- Water--Just to thin out the marinade.
- Dijon Mustard --This adds a lovely little kick and a hint of mustard.
- Granulated Garlic --Granulated Garlic works better than fresh in this recipe since fresh garlic would burn. If you prefer fresh, just wait to add about halfway through the cooking process.
- Salt (optional)
- Fresh Cracked Pepper
- Garnish with Vegan Bacon Bits and Vegan Parmesan
How to Make Maple Balsamic Roasted Brussels Sprouts
This recipe requires a little prep work up front, but once the sheet pan goes into the oven there's not much left to do.
After you wash the Brussels sprouts and remove any discolored outer leaves, you will need to cut off the stem of each sprout. Then turn the sprout lengthwise and chop it in half. Some of the outer leaves might fall off. You can roast those, but they cook more quickly than the full sprouts and therefore burn easily. They also crowd the sheet pan. So I recommend either discarding them or roasting on a separate tray.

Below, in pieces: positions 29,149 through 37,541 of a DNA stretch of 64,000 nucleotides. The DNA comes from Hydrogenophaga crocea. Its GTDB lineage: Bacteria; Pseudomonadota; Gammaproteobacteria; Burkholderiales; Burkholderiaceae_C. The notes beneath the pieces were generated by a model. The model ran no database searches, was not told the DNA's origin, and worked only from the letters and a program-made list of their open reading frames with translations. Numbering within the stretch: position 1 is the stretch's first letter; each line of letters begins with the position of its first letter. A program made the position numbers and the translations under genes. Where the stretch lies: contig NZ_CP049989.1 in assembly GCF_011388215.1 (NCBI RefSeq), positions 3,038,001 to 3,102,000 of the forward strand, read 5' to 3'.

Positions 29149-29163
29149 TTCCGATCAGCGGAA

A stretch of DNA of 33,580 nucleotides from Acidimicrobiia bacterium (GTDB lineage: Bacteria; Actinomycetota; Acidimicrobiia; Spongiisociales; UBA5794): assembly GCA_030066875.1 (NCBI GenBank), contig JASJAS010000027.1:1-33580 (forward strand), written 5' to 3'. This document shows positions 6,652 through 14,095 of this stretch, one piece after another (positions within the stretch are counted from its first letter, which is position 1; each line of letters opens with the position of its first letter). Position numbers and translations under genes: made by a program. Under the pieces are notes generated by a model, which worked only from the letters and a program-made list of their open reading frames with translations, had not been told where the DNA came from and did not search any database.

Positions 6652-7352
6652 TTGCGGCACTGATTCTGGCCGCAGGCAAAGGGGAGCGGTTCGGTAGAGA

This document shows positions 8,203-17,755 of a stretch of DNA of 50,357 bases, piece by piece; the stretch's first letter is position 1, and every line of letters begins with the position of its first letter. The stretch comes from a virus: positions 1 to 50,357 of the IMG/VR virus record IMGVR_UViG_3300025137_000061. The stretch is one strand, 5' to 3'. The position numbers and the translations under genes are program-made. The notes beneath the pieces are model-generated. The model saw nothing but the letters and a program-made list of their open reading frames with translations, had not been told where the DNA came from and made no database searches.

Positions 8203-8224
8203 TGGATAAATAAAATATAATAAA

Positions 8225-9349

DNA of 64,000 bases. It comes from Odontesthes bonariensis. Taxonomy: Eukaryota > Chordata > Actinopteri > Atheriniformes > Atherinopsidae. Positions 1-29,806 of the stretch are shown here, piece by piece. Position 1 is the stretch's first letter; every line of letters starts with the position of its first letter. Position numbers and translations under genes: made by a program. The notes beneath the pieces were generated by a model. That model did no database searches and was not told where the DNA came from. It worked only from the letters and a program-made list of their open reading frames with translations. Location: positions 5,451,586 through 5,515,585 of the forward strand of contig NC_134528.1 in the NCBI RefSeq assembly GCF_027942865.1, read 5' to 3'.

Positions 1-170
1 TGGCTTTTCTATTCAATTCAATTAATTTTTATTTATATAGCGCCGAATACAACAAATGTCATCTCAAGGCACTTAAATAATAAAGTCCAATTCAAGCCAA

Once the sprouts are prepped, mix your liquid and spice ingredients in a bowl to create a thin sauce. Place the Brussels sprouts in the bowls and stir until all the sprouts are evenly coated.
To prep the shallots, start by chopping off the top and bottom. Cut the shallot in half and peel off the skin. Then chop each half into 2 to 3 strips (lengthwise).
Next, place the sprouts and shallots on a lined baking tray. The easiest way to do this is to dump all of the Brussels sprouts onto the tray, spread them out, and then turn over the ones that aren't already facing down (this is faster than placing each on by hand). Remove any excess leaves and make sure the sprouts are evenly spaced. Then add the shallots and place the tray in the oven. Bake about 20 minutes, or until they are golden brown and crispy.